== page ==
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Boarding and Grooming Care for Your Pets

Pet Boarding: Comfortable Accommodations For Your Dog Or Cat

Kings Trail Animal Hospital will care for your dog or cat while you must be away. Our vets will make your pet’s stay with us as comfortable and homey as possible. We are happy to accommodate your pet’s special needs, so please make us aware of these needs when you make a reservation.

Cat in boarding

We know how stressful it is for your pet to be separated from loved ones, so we have designed our boarding facility to keep your pet calm and happy. We provide clean water and bedding, and we gladly administer medicine and follow your custom feeding schedule. Veterinary and kennel staff will monitor your pet’s health and well-being during their stay. We will also treat your pet if they become ill and we provide overnight monitoring for senior pets.

Our feline guests are boarded in a safe, quiet section of our kennel designed to reduce noise and stress. Our new cat condos are clean and provide plenty of space for your cat to move and stretch. We will keep your playful kitten occupied with plenty of toys, and we will ensure that your adult and senior cats are as comfy as possible.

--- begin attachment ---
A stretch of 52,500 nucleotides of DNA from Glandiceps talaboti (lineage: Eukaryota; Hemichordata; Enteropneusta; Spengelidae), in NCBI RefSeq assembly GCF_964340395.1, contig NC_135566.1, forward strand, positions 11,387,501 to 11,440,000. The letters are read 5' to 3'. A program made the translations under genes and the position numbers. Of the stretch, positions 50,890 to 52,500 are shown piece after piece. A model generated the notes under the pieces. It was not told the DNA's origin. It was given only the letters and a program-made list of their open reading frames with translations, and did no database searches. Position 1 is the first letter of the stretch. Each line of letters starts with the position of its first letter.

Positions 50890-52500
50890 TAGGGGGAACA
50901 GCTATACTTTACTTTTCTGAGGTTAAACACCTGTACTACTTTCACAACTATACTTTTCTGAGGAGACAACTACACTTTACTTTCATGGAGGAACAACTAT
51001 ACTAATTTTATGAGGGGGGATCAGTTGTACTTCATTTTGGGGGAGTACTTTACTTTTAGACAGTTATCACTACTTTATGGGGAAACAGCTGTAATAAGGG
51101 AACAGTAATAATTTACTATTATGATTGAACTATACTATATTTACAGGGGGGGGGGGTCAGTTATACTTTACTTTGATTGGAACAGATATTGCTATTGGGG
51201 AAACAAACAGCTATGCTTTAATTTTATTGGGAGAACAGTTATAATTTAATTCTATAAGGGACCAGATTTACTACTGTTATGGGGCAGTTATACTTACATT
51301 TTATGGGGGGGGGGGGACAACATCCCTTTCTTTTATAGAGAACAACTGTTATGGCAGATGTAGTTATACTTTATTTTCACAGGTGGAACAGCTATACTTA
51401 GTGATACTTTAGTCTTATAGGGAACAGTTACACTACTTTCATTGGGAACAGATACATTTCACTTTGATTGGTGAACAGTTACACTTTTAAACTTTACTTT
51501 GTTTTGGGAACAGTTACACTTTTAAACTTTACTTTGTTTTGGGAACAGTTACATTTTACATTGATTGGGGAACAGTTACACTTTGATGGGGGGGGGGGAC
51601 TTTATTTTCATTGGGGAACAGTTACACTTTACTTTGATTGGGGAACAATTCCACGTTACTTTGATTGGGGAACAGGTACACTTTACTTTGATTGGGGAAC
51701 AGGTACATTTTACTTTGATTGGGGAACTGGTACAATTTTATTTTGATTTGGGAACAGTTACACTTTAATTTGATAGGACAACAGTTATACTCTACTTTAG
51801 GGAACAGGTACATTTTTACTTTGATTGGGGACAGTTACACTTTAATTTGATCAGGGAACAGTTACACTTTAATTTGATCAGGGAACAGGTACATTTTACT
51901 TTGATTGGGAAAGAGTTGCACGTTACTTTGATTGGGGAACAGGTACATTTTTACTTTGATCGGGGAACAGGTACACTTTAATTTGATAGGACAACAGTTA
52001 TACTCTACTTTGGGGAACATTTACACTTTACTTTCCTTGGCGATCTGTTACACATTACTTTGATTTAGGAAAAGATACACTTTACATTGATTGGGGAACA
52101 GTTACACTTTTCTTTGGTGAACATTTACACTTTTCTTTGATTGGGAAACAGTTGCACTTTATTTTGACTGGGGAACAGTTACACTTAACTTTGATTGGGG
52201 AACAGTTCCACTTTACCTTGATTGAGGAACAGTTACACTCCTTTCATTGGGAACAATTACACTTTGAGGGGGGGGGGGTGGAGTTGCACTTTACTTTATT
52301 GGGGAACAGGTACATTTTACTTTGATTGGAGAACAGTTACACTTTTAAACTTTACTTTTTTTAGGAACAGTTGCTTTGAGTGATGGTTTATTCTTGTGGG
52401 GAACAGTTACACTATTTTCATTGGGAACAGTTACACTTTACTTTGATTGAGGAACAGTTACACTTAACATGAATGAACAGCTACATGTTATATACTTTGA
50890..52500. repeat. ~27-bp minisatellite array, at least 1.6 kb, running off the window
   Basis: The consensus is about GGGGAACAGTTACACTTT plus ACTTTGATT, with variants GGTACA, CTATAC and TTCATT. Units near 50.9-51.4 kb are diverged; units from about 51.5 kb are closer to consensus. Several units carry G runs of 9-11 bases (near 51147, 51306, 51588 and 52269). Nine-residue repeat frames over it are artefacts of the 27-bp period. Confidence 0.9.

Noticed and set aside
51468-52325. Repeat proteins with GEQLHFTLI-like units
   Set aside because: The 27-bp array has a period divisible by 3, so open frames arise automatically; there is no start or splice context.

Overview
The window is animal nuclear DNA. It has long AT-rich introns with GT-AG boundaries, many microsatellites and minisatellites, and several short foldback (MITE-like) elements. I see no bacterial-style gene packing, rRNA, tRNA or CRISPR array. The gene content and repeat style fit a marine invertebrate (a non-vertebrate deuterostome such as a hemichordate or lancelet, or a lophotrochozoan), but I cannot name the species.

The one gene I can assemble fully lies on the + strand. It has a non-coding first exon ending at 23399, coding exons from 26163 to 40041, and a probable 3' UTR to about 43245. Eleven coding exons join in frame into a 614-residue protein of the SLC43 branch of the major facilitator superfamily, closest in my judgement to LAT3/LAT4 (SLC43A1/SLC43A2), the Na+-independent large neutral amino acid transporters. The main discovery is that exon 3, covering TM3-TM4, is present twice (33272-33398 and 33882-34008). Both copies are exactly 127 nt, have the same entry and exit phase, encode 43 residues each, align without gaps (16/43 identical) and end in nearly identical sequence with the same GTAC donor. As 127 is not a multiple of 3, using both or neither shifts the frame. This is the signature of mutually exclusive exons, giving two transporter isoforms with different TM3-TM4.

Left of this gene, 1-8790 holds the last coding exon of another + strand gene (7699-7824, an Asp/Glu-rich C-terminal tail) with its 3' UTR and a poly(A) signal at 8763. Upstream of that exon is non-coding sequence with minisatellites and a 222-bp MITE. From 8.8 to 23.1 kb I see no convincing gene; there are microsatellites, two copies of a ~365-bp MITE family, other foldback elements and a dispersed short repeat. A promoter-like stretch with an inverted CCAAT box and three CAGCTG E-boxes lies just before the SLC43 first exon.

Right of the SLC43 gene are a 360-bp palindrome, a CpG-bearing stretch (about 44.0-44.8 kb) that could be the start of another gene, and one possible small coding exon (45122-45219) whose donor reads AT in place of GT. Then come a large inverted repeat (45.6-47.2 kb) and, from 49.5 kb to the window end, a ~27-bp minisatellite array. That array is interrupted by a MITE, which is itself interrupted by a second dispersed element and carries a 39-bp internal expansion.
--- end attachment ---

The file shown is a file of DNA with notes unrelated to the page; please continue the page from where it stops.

Pet Grooming: Keep Your Pet Looking Good

Dog and cat grooming

Kings Trail Animal Hospital offers medicated baths for your dog and cat. Although our goal is first and foremost to diagnose the root your pet’s illness, soothing baths often effectively treat a number of skin conditions and reduce your pet’s discomfort. Dogs and cats with fleas, dry skin, and other allergies will definitely benefit from a soothing, medicated bath.

Kings Trail Animal Hospital is committed to providing quality, common-sense care that is proven to keep your pet happy and healthy.

Please contact us to learn more about our boarding and grooming services or make an appointment today.

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From Our Blog

A Tummy in Knots: Understanding Bloat in Dogs

Bloat, also known as gastric dilation volvulus (GDV) complex, is one of the scariest and most deadly pet emergencies. Although it kills around 30% of affected dogs, most owners are unaware that the condition exists. Knowing how to recognize bloat in dogs is critical for giving your pet the best chance at a full recovery.


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